Intl Campaign to Abolish Nuclear Weapons wins Nobel Peace Prize
“ICAN has been the leading civil society actor in the effort to achieve a prohibition of nuclear weapons under international law,” a Nobel Prize spokesperson said.
“The Nobel Committee emphasizes that the next step towards attaining a world free of nuclear weapons must involve the nuclear-armed states,” she added.
“The 2017 Peace Prize calls upon nuclear-armed states to initiate negotiations to gradually eliminate the world’s 15,000 nuclear weapons.”
A spokesperson for ICAN said it was “elated” at the announcement.
Tim Wright, a director at ICAN, said the award is a “great honor.”
ICAN was officially launchedin 2007 with the aim of promoting the ideals outlined in the UN Treaty on the Prohibition of Nuclear Weapons.
The treaty was ratified by 50 states on September 20, 2017. The US, UK, France, China, Israel and Russia were among the nuclear weapons states that did not sign.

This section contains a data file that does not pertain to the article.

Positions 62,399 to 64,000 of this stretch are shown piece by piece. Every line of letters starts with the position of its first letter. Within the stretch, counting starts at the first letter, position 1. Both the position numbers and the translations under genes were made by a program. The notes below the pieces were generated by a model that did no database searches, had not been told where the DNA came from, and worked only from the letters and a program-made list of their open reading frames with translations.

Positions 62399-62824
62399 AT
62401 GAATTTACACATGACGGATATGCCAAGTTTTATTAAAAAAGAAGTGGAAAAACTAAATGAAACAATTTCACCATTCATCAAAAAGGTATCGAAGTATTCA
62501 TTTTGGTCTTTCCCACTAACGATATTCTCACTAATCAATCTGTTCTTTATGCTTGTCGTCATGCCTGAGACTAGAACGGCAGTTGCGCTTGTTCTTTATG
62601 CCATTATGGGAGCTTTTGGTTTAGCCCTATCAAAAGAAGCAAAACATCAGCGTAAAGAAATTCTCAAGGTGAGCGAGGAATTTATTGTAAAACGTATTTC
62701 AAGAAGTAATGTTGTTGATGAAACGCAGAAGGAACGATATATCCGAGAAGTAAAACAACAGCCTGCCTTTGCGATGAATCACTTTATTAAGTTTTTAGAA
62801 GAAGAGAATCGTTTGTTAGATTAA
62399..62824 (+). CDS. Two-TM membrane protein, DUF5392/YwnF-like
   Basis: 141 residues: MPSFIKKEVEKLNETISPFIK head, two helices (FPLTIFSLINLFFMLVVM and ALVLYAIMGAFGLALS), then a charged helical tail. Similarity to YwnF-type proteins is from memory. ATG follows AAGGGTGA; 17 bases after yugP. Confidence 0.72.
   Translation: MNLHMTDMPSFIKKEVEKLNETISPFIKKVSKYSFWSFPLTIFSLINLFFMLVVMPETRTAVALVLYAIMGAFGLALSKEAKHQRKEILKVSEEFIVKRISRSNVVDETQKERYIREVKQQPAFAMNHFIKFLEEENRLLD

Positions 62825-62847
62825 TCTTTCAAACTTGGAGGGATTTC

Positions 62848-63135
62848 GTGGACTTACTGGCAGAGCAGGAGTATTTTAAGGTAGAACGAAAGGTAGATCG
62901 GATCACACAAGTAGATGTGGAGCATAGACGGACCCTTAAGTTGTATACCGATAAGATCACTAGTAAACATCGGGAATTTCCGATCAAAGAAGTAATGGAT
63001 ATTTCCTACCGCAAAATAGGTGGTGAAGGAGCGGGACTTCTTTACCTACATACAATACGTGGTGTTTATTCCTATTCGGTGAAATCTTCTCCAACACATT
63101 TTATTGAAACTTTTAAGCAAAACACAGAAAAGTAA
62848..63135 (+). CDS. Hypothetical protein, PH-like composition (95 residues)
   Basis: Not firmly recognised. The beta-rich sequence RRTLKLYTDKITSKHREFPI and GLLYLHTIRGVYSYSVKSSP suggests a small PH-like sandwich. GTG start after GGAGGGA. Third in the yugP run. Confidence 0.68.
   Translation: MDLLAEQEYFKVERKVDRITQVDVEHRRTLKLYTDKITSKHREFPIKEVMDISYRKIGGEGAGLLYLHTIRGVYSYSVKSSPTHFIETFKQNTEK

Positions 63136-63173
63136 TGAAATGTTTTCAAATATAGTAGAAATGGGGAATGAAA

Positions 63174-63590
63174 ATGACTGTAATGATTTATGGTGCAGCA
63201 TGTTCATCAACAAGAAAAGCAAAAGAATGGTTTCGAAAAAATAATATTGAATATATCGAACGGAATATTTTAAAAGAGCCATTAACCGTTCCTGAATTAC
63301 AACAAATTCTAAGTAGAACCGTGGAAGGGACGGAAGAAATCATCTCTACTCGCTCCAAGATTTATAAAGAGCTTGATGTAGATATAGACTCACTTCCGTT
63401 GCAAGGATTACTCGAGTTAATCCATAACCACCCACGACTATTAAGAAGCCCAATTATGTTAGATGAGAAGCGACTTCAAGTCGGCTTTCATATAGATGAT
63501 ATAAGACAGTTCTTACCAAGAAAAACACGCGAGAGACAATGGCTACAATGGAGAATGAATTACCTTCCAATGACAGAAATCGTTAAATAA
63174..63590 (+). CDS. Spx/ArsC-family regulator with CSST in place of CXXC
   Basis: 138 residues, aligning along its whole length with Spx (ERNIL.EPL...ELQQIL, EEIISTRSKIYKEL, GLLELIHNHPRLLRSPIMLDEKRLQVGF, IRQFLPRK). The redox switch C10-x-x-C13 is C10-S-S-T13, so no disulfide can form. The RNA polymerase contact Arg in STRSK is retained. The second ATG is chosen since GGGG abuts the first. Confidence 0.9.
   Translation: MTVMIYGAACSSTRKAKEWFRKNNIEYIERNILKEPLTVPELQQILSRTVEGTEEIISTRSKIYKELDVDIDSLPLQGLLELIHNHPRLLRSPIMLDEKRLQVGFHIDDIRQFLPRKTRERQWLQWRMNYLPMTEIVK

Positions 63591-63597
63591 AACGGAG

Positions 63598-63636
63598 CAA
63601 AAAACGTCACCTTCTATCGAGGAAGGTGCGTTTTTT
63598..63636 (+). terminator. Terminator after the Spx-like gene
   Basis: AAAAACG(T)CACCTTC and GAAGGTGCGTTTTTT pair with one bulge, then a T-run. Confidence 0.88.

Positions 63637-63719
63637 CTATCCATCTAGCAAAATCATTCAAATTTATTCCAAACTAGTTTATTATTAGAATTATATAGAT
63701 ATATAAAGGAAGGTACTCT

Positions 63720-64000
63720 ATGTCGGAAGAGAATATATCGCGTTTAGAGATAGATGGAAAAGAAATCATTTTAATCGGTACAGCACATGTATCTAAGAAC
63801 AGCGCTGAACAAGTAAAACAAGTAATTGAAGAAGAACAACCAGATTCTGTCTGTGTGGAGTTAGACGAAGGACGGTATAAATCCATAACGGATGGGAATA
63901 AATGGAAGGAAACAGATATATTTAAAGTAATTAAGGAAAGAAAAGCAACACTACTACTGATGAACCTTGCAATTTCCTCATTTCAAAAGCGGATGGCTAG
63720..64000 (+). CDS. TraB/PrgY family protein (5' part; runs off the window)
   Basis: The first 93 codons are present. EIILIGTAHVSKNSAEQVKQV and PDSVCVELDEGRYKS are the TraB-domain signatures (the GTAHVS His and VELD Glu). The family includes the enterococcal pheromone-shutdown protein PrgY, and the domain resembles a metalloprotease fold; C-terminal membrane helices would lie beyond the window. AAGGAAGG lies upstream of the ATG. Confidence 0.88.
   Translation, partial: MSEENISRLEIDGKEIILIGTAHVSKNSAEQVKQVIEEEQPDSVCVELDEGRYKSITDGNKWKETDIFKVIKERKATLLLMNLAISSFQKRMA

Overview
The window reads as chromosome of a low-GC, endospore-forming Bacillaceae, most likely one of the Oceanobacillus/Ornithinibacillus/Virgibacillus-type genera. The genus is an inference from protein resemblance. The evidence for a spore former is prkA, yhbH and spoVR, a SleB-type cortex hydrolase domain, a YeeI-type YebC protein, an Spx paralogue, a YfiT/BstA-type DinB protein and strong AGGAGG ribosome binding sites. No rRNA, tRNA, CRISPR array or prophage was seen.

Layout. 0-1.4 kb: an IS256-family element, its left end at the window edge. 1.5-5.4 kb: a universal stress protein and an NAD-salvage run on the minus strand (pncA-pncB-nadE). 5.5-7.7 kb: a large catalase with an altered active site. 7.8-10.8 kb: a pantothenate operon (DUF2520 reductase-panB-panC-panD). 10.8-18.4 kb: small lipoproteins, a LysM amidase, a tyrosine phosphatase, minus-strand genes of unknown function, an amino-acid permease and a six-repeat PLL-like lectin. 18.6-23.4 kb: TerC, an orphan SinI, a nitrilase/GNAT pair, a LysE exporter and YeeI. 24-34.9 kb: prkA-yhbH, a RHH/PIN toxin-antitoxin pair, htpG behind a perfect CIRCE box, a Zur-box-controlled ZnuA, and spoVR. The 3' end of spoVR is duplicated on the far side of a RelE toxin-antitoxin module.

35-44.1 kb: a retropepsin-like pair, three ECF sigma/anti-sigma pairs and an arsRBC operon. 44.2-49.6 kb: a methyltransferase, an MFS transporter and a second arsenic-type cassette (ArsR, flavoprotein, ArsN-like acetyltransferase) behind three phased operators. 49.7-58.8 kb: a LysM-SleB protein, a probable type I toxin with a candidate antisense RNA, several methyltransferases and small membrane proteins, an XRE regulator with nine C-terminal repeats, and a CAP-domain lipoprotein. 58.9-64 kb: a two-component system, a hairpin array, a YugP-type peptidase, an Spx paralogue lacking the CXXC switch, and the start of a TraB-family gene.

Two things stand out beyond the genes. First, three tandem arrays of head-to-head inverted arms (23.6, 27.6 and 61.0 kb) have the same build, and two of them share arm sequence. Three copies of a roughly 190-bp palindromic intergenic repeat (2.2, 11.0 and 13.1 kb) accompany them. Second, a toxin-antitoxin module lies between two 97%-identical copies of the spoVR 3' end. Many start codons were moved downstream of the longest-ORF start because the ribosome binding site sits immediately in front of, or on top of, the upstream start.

The famous prize, awarded to individuals or groups for promoting peace and "fraternity between nations," was announced in Oslo.
It was conceived by Swedish armaments manufacturer Alfred Nobel and has been awarded annually since 1901.
This year there were 318 candidates and 103 organizations considered by the Norwegian Nobel Committee. The committee is made up of five members, each appointed by the Norwegian parliament.
The nominees for the Nobel Peace Prize are never announced prior to the ceremony and there is 50-year secrecy rule, meaning the shortlists can only be revealed years later.
The prize fund handed down to winners this year will be just over $1 million (9 Swedish krona).
Past winners include civil rights icon Martin Luther King Jr, South African President Nelson Mandela and Catholic nun Mother Teresa.
In 2014, Malala Yousafzai became the youngest winner of the prize for her effort in highlighting education rights and the “suppression of children” in Pakistan.
The 20 year old was shot by Taliban gunmen in 2012 as she attempted to take the bus to school.